As patent cliff looms, collaborations for mAB biosimilars are born
Budapest/Bad Vilbel – Hungarian drug maker Gedeon Richter plc and German STADA Arzneimittel AG have signed two separate licensing and marketing contracts to develop biosimilar versions of the monoclonal antibody drugs Rituximab and Trastuzumab.
Under the terms of the first agreement,
STADA has received non-exclusive distribution rights from Gedeon Richter for a biosimilar mimicking Roche’s blockbuster rituximab against arthritis and diverse cancers, which had European sales of around €1.15bn last year. The antibody drug copy, which is expected to hit the market at the end of 2017, will be marketed by STADA in geographical Europe and the CIS area, but not in Russia. Richter may grant one additional license to another partner in the region covered by the contract. In addition to a one digit million upfront payment, STADA will pay milestones totalling “a low double-digit million euro figure”.
Under the terms of the second contract, Richter will in-license a preclinical Trastuzumab biosimilar candidate from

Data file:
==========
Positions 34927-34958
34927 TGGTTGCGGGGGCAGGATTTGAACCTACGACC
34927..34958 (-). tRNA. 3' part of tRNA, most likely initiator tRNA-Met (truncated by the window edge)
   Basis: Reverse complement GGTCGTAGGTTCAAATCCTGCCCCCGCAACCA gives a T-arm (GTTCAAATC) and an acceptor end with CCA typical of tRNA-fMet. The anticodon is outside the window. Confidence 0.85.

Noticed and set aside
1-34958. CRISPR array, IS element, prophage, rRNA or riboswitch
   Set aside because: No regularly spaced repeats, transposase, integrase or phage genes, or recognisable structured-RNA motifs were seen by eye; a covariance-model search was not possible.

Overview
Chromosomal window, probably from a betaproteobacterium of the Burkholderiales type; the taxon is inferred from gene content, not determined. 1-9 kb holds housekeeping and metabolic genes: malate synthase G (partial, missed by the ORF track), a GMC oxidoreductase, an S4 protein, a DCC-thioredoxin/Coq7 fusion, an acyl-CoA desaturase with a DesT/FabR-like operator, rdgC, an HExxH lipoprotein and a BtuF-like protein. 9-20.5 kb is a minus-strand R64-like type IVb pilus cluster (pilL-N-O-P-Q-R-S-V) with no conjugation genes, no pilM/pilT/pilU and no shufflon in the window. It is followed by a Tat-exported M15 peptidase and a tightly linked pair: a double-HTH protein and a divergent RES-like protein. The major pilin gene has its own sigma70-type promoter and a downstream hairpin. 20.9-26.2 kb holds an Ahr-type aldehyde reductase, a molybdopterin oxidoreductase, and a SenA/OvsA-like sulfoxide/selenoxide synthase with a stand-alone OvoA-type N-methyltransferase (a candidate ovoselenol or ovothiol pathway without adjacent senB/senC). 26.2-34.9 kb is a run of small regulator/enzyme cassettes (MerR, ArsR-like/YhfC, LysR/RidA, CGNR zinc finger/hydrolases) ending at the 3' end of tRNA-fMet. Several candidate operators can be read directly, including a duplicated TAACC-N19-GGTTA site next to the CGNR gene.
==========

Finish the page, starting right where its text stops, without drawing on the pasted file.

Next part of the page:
STADA for a low single-digit million euro figure. STADA terminated development of the compound last year in the course of a restructuring process, and Richter said it had acquired the rights ”in order to accelerate its own ongoing development of a Trastuzumab biosimilar.” Richter says it expects clinical testing of the copycat drug to begin in two years. At that point in time, STADA will have the option to acquire a distribution license for the biosimilar, which will seek to mimic Roche’s €1.39bn blockbuster.
Experts expect the market for biosimilars to grow to US$10bn annually by 2015 as patents run out on a number of original biologicals – most of them therapeutic antibodies.